I was riding the train with a friend on our way home when my attention was captured by a Buddhist monk who boarded the train with two other monks beside him. They wore their usual red suit, a pair of sandals, and some wooden beads hanging around their waist. I found the courage to come near them, and inquired what the beads are for. The monk replied that they are for counting the times one says the mantras in a prayer, which is similar to the use of the rosary among the Catholics. Before we got down, the monk handed me a picture of their god, and instructed me to pronounce the name of the goddess repeatedly every night to ask for good fortune. He also gave me a card with the address of their temple, and told me to visit during days when I am free.
That night, as I went to bed, I remembered what the monk told me and brought out the picture of the deity. Although I felt absurd about the idea, I must admit that I tried pronouncing the name of the goddess as it was written below the picture in order to ask for some luck. However, after saying the goddess’s name ten times, I grew reluctant, not knowing what to think of while pronouncing his name. Personally, I did not see any essence to what I did, and second, I feared that I might be calling on someone to convert me at once to the Buddhist faith. Nevertheless, the picture of the goddess made me develop more interest in the belief.
Curious about Buddhism, I paid a visit to the monk’s temple and learned a lot about their faith. The temple, which was similar to a pagoda, was so serene in all its angles. There was peace and quiet everywhere the place, while some monks were holding a ceremony in one area. The monk I met in the train was so surprised and happy to see me. He toured me around the place and explained a few ideas from which I gathered wisdom.
The monk explained some important aspects of the Mahayana Buddhism, including universality, enlightened wisdom, compassion, and salvation. Founded on Buddha’s teachings, the Mahayanas believe that everyone is capable of attaining Nirvana, “the supreme state free from suffering and individual existence” (Religions of the World n.d.) or material desires. It is a state where a person does not care for material belongings, the pleasures of the flesh and other worldly desires. In realistic setting, a person who has reached Nirvana is not easily dumbfounded finding no food to eat in his refrigerator, or panicky when his bank account is empty. Given this, the Buddhists believe that it is possible for every person to attain this.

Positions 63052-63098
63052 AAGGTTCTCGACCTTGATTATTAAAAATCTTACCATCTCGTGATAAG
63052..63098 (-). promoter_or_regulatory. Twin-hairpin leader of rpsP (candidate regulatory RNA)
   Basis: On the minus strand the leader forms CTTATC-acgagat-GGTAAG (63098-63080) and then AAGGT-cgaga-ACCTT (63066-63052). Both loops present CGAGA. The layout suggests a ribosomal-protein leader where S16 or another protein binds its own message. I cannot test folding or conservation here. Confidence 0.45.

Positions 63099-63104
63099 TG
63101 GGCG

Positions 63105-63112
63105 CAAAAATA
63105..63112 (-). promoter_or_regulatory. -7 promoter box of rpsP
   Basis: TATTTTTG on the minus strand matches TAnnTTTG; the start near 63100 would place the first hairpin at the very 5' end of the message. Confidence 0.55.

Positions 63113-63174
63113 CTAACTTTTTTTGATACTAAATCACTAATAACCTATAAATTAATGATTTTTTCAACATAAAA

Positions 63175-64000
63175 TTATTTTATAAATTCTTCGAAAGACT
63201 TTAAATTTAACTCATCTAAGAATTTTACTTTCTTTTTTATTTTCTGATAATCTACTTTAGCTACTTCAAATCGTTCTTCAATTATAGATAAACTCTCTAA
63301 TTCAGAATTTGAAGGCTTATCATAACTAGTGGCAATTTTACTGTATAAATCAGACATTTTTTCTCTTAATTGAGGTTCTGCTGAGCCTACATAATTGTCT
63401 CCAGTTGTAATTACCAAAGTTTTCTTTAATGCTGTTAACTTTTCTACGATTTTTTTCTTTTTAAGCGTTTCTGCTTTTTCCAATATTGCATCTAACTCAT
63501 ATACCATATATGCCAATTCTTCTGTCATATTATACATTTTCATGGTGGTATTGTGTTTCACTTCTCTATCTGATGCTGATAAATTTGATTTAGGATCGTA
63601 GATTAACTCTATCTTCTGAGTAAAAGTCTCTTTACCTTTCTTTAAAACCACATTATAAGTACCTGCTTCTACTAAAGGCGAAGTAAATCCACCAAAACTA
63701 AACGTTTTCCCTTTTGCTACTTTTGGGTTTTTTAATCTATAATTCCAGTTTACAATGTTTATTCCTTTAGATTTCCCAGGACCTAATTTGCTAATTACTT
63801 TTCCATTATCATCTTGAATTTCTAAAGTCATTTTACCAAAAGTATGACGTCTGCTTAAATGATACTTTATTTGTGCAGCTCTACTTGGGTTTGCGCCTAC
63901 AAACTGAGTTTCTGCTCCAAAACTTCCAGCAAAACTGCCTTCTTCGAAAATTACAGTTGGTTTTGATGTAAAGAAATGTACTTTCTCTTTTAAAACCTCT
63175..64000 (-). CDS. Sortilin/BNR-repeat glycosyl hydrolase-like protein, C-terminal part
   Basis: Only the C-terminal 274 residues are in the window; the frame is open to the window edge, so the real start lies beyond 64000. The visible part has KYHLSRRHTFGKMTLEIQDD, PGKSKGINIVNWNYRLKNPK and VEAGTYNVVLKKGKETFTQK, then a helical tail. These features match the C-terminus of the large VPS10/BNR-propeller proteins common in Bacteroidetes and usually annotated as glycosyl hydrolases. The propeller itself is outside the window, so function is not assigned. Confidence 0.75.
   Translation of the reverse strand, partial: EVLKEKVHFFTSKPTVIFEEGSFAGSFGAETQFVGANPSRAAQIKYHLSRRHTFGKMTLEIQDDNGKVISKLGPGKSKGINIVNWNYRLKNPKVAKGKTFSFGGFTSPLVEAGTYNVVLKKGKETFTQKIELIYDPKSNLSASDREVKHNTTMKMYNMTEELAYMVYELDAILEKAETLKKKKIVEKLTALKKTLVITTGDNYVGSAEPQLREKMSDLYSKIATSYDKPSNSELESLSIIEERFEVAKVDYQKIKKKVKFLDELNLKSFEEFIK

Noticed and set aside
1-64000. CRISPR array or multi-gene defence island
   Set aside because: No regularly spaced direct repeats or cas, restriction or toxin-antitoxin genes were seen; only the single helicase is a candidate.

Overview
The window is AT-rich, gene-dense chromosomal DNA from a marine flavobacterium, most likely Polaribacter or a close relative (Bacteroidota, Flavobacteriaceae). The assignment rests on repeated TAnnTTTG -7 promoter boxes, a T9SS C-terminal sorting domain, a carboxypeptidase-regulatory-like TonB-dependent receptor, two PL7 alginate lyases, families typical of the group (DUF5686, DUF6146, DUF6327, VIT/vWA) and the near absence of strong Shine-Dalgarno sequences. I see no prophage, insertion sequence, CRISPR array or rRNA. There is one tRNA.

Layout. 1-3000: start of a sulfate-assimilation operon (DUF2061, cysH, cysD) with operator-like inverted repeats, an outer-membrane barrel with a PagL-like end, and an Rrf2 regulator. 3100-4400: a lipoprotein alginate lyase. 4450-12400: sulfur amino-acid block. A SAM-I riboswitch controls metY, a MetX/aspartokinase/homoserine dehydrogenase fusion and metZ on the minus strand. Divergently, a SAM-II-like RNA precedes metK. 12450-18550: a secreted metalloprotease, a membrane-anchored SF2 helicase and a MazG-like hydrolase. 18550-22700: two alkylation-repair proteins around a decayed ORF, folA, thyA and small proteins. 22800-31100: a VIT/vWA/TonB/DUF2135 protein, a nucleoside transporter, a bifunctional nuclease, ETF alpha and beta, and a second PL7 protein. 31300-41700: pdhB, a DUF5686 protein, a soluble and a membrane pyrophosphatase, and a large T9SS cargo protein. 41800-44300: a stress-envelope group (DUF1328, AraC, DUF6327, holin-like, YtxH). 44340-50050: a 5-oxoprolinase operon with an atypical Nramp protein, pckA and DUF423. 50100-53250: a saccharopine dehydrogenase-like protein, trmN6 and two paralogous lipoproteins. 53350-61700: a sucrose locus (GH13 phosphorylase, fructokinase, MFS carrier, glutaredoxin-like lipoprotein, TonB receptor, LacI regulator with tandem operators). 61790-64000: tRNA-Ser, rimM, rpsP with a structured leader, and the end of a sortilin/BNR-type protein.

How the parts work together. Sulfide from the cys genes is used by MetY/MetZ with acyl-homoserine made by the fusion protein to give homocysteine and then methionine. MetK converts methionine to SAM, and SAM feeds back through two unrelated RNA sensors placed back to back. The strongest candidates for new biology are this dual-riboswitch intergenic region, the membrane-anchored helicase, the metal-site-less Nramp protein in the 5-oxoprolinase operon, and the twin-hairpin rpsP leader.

Another belief among the Mahayanas is the sunyata or emptiness. This belief is well expounded in “Hannya Shingyo” or “The Heart Sutra.” According to this text, the world is empty in that nothing is permanent in this world. Seeing the world as such allows the person to give highest regard to their enlightenment and salvation. Thus, people’s recognition of such emptiness in the world is considered wisdom.
Similarly, the Mahayanas also promote compassion and Bodhisattva-ideal. For them, everyone should show compassion and strive to provide everyone with comfort, regardless of their status in life. Poverty should not be a hindrance to helping and giving service to others. Furthermore, the Mahayanas also believe that salvation can be attained through one’s effort to reach enlightenment. Unlike other religions that claim salvation despite transgressions, the Mahayana Buddhists strive for enlightenment to reach their end goal of salvation.
Finding out the beliefs that Mahayana Buddhists have, I realized many things. In the past, I used to view Buddhism as a religion limited to the Eastern and the antiquity. Judging from the way monks dress up in public, I thought all along that their philosophy is truly behind the present age. However, noting their beliefs about Nirvana, or the ability to denounce worldly desires, I realized that this idea is very timely and practical. Considering the fast-paced life that we live nowadays, people find material things the most important aspect of their lives. Mahayana Buddhists thus teach us to focus on the more important aspects of our lives, such as our family and community. Therefore, the next time I encounter a monk in public places, they would serve as a reminder for me to renounce my worldly wishes. Although I do not practice their faith entirely, I support their view to show compassion to others similar to the way Buddha taught his followers.
“Nirvana.” N.d. Religions of the World. 21 July 2009 <http://library.thinkquest.org/28505/inde.html>.
“The Heart Sutra.” N.d. 2 June 2009 <http://webspace.ship.edu/cgboer/heartsutra.html>.